As an illustration, if a memory module has been selected and, therefore, has been set "busy" by the B1 processor port, for example, and a request is issued by the A1 processor, the latter request is rejected since the memory module is currently "busy". The A1 processor port code, however, is saved and the priority switch pending flip-flop is set so that at the next memory cycle the A1 processor is given access to the memory module as desired. When the memory module becomes "not busy" during the B-Phase it will reject any new request from the B1 processor and in the next A-Phase it will accept the request from the A1 processor port.
The priority flow could have been redirected in the above two cases under the following conditions. First of all, when the module selected by the B1 processor became "not busy" and a request was present from the Bφ processor, the module would have accepted the request from Bφ. Since the Bφ processor is at a higher priority than the B1 processor, the memory processor controller would have allowed the Bφ processor to proceed to complete its data transfers on the B-Phase.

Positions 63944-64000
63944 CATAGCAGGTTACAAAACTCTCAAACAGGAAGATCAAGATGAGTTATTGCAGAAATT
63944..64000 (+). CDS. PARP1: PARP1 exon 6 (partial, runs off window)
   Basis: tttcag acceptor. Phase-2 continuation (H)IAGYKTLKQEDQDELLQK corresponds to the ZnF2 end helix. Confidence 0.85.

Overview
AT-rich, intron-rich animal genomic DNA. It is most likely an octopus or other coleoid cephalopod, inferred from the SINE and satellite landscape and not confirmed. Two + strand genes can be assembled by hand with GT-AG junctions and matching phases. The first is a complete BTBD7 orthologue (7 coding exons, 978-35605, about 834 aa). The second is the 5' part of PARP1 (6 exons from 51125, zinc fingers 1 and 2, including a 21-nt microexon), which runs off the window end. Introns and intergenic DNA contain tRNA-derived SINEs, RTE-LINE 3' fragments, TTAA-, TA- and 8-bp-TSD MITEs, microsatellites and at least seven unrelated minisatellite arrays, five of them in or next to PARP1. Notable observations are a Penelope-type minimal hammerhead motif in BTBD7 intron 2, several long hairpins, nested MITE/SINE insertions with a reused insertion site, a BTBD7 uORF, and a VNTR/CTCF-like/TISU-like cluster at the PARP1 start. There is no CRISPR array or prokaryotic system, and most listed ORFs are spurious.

When the module selected by the B1 processor became "not busy" and switched to the A-Phase, a request for access to the same module was present from the Aφ processor port, the A1 processor port request would have been held off by the multiprocessor control unit and the Aφ processor request allowed to proceed.
Two further exemplary cases in which the above interphase priority allocations can be illustrated are discussed with reference to the two situations depicted in FIGS. 17 and 18.
In this case depicted in FIG. 17, the A1 processor, for example, calls for access to and data transfers with respect to two different modules (e.g., MOD 1 and MOD 2). The B1 processor then calls for access to and starts, the latter module (MOD 2) before the A1 processor has obtained its access thereto. As seen therein, the A1 instruction word requiring the addressing of MOD 2 and the transfer of MOD 1 data cannot be implemented because MOD 2 is "busy" due to the addressing thereof and data transfer by the B1 processor. Accordingly, the data from MOD 1 is transferred to the A1 buffer register (i.e., as designated by the A1BUF signal) for temporary storage, while the B1 processor completes its MOD 2 data transfer and its automatic rewrite operation. After the latter data transfer, the A1 processor can then address MOD 2 and simultaneously transfer the MOD 1 data from the A1BUF to the memory bus. Subsequently it can transfer the MOD 2 data on the memory bus, as shown.